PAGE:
Literary Criticism's Darth Vadar Revealed over Lunch Christina Foyle Told Me Quite Matter of Factly That She Had the Power T O Enter People's Minds

By Kington, Miles | The Independent (London, England), June 21, 1999 | Go to article overview
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Literary Criticism's Darth Vadar Revealed over Lunch Christina Foyle Told Me Quite Matter of Factly That She Had the Power T O Enter People's Minds


Kington, Miles, The Independent (London, England)


IT WAS thanks to Sheridan Morley that I once, and once only, met the late Christina Foyle.

Sheridan and I were colleagues at Punch magazine at the time. I worked up at the top end of the corridor and Sheridan worked down the bottom end. Indeed, Sheridan worked down the bottom end of the corridor while everyone else worked up the top end, in a vain attempt to escape from Sheridan's telephone conversations. Sheridan has a very powerful and carrying voice, which is admirable when you are on stage, but I don't think it had ever occurred to him that the electronic miracles of the telephone allow you, nay, encourage you to drop your voice and still be quite audible. Everyone at Punch could hear what Sheridan was saying to some friend at the other end of a phone line, and we all fancied that his friend could have heard him unaided too....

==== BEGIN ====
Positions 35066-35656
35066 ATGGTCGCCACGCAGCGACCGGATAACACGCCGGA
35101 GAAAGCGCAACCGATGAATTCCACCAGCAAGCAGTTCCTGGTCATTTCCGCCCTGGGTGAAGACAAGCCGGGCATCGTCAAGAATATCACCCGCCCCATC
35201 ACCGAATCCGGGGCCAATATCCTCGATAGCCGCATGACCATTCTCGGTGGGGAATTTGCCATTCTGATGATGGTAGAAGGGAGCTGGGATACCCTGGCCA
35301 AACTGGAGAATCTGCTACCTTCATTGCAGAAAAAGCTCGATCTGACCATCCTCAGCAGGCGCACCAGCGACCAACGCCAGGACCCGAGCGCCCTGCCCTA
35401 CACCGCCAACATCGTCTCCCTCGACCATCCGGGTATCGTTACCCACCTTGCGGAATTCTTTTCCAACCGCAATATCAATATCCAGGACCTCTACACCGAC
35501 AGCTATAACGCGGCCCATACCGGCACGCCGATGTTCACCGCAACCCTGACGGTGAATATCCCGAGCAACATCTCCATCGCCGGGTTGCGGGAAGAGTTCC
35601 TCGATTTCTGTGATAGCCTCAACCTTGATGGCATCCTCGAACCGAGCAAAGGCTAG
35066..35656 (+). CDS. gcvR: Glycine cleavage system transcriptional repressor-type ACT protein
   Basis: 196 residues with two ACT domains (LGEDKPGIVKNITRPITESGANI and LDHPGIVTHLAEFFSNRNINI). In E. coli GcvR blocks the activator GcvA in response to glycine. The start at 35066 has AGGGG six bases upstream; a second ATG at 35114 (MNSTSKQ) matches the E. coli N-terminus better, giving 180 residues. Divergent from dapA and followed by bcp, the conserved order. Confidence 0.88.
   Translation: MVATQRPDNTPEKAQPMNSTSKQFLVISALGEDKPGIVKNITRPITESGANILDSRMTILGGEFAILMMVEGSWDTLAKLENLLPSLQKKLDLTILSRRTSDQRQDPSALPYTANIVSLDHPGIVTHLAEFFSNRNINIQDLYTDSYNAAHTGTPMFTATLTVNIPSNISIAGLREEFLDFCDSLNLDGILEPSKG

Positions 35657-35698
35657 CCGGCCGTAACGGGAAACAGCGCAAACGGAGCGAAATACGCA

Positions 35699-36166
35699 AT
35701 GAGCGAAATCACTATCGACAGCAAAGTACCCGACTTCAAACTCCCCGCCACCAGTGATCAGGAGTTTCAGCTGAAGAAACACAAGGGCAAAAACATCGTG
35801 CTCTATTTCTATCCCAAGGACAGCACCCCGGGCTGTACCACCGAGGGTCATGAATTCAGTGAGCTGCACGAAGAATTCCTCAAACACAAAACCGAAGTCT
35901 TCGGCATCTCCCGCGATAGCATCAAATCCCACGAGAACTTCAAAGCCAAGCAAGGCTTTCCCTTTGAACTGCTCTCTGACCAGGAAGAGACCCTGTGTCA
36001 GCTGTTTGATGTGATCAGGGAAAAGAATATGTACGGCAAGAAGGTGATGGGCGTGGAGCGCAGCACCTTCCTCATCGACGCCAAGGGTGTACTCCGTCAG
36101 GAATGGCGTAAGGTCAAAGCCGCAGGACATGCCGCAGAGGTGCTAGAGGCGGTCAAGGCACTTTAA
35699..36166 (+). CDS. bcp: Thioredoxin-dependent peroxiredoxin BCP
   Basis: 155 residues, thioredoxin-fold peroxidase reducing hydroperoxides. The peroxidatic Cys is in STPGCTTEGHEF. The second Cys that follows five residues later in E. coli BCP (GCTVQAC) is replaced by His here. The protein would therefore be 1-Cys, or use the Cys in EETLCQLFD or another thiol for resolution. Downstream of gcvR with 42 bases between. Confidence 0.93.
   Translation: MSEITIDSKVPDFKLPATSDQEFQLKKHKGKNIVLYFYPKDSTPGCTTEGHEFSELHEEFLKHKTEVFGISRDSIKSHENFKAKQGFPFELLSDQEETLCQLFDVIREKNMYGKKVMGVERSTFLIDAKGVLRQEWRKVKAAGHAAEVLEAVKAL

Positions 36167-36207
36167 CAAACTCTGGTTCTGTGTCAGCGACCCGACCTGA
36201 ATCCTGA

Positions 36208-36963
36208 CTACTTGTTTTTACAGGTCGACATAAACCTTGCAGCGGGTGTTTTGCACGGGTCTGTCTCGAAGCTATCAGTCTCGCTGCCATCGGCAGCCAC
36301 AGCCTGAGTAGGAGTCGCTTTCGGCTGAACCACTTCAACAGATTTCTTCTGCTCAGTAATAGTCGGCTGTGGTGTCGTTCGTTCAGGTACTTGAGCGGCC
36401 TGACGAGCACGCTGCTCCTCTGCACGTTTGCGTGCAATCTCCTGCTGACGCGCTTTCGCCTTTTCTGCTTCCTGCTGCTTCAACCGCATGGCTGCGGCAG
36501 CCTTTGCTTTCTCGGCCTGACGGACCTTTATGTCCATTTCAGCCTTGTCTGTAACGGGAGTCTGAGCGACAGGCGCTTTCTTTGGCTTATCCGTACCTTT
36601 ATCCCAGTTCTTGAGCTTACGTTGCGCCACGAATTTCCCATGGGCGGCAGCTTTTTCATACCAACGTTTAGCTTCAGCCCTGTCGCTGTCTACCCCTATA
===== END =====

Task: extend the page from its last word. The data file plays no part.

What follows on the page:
Sorry. Drifted down memory lane for a moment. Anyway, there came a time twenty or more years ago when Sheridan's wife Margaret wrote a life of Sheridan's father Robert, and Robert had written a book too. And I think even Sheridan may have produced a book (The Collected Telephone Conversations of Sheridan Morley, Volume 1, perhaps), so Christina Foyle was persuaded to dedicate one of her famous Foyle Literary Luncheons to the Morley clan, and to tripartite mass publicity for these three books. Sheridan got me invited to the lunch, perhaps because it would be nice to have someone not called Morley there, and much to my surprise I found myself sitting next to the great Christina Foyle herself. I knew I would have to be on my best behaviour, because Foyle's Bookshop had a very low reputation with people of my generation. We all agreed that it probably had more books on the premises than any comparable bookshop. We also assumed that nobody that worked there had any idea where any of the books were, because Foyle's seemed to like employing cheap labour, often foreign, and never book-trained. I knew someone who had once rung up Foyle's quite seriously to enquire about the cost of a new set of Encyclopaedia Britannica, and the overseas assistant had gone away to find out, then come back to ask: "Um sorry - what did you say Mr Britannica's first name was?" So I didn't talk to Christina Foyle about her shop, but about authors she had met over the years, which was interesting enough, because she could remember people as far back as Sir Arthur Conan Doyle.

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